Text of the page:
Then-House Majority Leader Daneya Esgar, a Pueblo Democrat, is pictured on the House floor March 11, 2022. (Faith Miller/Colorado Newsline)
The Colorado House of Representatives voted Monday to approve a bill that would codify reproductive rights, including abortion, into state law.
House Bill 22-1279, titled the “Reproductive Health Equity Act,” would affirmatively state that people in Colorado have the right to have an abortion or to continue a pregnancy, as well as the right to use or refuse contraceptive care. It would also declare that a fertilized egg, embryo or fetus does not have personhood rights under state law. Finally, HB-1279 would explicitly prohibit state and local governments from denying, restricting, interfering with, or discriminating against someone’s reproductive rights.
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The bill’s sponsors, all Democrats, include House Majority Leader Daneya Esgar of Pueblo, state Rep. Meg Froelich of Englewood and Sen. Julie Gonzales of Denver. The House voted 40-24 to pass HB-1279 along party lines with one Democrat, Rep. Iman Jodeh of Aurora, excused.
Monday’s recorded vote came after a historic 24-hour debate in the House on Friday and Saturday, after which the majority of House representatives voted to advance HB-1279 on an initial voice vote. Deep partisan divisions, many of them linked to differing views on religion, morality, racism and sexism, underscored the bitter fight as Republicans tried and failed to pass a series of amendments.
While Monday’s debate was more constrained by legislative rules, many of the same talking points shaped the conversation.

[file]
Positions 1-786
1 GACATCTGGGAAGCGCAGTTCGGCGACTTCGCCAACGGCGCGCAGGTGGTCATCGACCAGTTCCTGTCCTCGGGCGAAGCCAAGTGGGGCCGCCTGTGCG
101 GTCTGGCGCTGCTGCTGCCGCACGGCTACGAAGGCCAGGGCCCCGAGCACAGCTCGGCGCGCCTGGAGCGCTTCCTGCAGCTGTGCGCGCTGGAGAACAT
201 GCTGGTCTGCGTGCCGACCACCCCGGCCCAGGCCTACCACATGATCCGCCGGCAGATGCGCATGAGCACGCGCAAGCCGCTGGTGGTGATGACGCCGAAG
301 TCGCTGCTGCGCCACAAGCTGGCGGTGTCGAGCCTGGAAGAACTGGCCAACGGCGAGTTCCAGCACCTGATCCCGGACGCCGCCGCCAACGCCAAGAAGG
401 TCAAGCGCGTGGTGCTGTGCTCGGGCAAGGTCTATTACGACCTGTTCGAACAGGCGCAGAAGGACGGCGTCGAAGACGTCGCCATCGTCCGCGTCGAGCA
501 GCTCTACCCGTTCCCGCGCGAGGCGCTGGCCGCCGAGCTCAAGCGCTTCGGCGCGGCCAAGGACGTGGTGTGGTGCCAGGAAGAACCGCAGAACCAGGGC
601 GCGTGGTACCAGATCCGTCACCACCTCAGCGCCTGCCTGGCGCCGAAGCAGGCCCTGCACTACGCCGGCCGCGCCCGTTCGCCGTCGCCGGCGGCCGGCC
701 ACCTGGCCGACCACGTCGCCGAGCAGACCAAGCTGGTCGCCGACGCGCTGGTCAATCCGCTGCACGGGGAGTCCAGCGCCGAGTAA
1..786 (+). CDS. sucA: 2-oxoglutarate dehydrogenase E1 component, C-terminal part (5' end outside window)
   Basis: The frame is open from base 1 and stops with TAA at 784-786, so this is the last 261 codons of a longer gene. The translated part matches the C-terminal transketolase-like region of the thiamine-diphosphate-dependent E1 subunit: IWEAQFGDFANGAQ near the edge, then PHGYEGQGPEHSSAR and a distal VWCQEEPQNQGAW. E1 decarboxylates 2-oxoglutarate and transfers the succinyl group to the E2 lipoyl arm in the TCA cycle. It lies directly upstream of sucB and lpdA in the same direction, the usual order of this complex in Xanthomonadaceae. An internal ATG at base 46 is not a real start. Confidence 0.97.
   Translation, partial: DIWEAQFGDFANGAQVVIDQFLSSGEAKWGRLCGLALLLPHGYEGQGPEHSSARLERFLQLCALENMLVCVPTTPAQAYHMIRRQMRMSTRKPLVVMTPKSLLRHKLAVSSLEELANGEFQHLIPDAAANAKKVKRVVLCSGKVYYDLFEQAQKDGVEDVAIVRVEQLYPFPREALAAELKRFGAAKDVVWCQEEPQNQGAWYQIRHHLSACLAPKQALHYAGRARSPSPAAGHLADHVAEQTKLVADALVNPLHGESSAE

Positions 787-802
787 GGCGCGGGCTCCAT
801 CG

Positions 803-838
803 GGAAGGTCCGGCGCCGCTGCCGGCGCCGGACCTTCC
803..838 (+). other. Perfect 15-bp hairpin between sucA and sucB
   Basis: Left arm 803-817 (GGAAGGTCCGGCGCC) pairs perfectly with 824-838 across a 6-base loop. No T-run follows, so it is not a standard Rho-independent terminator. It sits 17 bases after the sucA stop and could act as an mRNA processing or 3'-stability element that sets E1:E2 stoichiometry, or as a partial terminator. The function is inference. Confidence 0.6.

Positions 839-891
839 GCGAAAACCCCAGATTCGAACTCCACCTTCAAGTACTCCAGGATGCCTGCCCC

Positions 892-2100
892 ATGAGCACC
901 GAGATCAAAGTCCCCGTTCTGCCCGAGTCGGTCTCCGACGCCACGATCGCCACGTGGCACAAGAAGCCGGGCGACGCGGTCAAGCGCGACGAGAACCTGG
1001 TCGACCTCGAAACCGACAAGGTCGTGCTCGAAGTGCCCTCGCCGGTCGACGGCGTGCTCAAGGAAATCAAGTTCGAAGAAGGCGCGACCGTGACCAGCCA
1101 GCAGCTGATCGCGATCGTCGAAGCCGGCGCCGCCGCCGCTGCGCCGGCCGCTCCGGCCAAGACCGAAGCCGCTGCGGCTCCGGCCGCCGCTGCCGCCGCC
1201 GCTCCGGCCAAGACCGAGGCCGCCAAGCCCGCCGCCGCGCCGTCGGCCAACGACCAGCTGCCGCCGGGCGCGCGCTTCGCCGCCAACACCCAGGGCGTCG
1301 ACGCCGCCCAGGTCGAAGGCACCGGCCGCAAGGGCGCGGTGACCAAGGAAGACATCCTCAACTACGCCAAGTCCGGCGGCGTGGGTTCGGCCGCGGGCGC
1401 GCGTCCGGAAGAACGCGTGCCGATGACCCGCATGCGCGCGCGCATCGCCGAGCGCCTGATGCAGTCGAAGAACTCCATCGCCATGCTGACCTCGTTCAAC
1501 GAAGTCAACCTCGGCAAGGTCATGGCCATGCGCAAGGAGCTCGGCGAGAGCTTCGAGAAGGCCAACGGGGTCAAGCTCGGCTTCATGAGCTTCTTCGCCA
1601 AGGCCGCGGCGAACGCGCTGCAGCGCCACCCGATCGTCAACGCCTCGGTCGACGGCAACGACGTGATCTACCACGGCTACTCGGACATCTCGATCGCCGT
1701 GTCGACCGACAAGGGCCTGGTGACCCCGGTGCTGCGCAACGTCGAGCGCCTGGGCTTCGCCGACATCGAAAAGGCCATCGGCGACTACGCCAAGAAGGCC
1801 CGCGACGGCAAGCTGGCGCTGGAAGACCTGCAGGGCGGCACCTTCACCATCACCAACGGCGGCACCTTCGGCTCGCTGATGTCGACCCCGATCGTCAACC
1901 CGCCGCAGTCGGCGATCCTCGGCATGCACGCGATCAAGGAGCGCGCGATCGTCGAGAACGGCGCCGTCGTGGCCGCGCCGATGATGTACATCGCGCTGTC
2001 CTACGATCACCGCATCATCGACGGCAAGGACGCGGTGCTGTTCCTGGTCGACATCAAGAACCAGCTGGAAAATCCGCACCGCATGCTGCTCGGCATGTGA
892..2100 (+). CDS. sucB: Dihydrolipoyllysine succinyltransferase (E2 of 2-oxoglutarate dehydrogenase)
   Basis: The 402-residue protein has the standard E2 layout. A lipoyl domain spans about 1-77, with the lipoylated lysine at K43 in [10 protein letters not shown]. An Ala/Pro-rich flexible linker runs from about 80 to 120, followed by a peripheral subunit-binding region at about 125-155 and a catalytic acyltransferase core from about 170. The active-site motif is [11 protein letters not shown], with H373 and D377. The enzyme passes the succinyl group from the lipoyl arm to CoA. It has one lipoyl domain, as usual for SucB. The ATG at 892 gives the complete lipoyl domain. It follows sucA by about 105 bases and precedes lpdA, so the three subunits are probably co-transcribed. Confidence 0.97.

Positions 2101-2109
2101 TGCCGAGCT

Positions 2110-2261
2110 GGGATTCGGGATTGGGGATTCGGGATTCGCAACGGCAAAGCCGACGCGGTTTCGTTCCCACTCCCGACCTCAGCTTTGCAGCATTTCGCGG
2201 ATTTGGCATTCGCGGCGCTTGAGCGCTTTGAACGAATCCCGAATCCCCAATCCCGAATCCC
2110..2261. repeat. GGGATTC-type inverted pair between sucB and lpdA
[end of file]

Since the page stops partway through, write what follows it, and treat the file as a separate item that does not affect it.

“So much of this debate essentially treats women like objects,” reflected Rep. Mike Weissman, an Aurora Democrat who spoke at the well in support of HB-1279. He argued that men shouldn’t be driving the conversation around abortion.
Rep. Kim Ransom, a Lone Tree Republican, took issue with that sentiment. Male lawmakers who spoke against the bill were representing their “pro-life” constituents, many of them women, she argued, and abortion rights don’t just affect women’s bodies. “There’s another body in that process,” Ransom said, referring to the fetus.
But even if state lawmakers criminalized abortion, said Rep. Leslie Herod, a Denver Democrat, “That will not stop abortions from happening. What it will do is push people, women, families, into the shadows to have unsafe care. Back-alley abortions: They still exist in this world and they will exist in Colorado.”
Rep. Stephanie Luck, a Penrose Republican, offered an analogy that she said would describe many abortions.
So much of this debate essentially treats women like objects.
– State Rep. Mike Weissman
“If there was a stork — if that was a true story — and at the moment of conception you get a knock on the door and there lying is a baby,” getting an abortion would be like saying, “Oh, that one’s disabled. Let’s slit its throat.”
Many more speeches from lawmakers for and against HB-1279 are still to come in the state Senate.
Next, the bill will get a Senate committee hearing where members of the public will have an opportunity to comment. Public testimony during the bill’s House hearing Tuesday lasted 14 hours, drawing hundreds of people to testify.
As in the House, Democrats have majority control of the state Senate. The chamber is expected to pass HB-1279 before the legislative session ends in May and send it to Democratic Gov. Jared Polis’ desk. It would take effect immediately upon Polis’ signature.
“Governor Polis is pro-choice and supportive of efforts to protect existing rights including a woman’s right to choose in Colorado law,” Polis’ spokesperson Conor Cahill said in an email.
HB-1279 would not create any new reproductive rights in Colorado, a state where people already have access to abortion later in pregnancy. However, the bill’s sponsors say it would prevent cities and counties from banning or greatly restricting abortion, should the U.S. Supreme Court move to reverse or significantly weaken past case law affirming the right to abortion up until the point when a fetus can survive outside the womb — about 24 weeks into a pregnancy.
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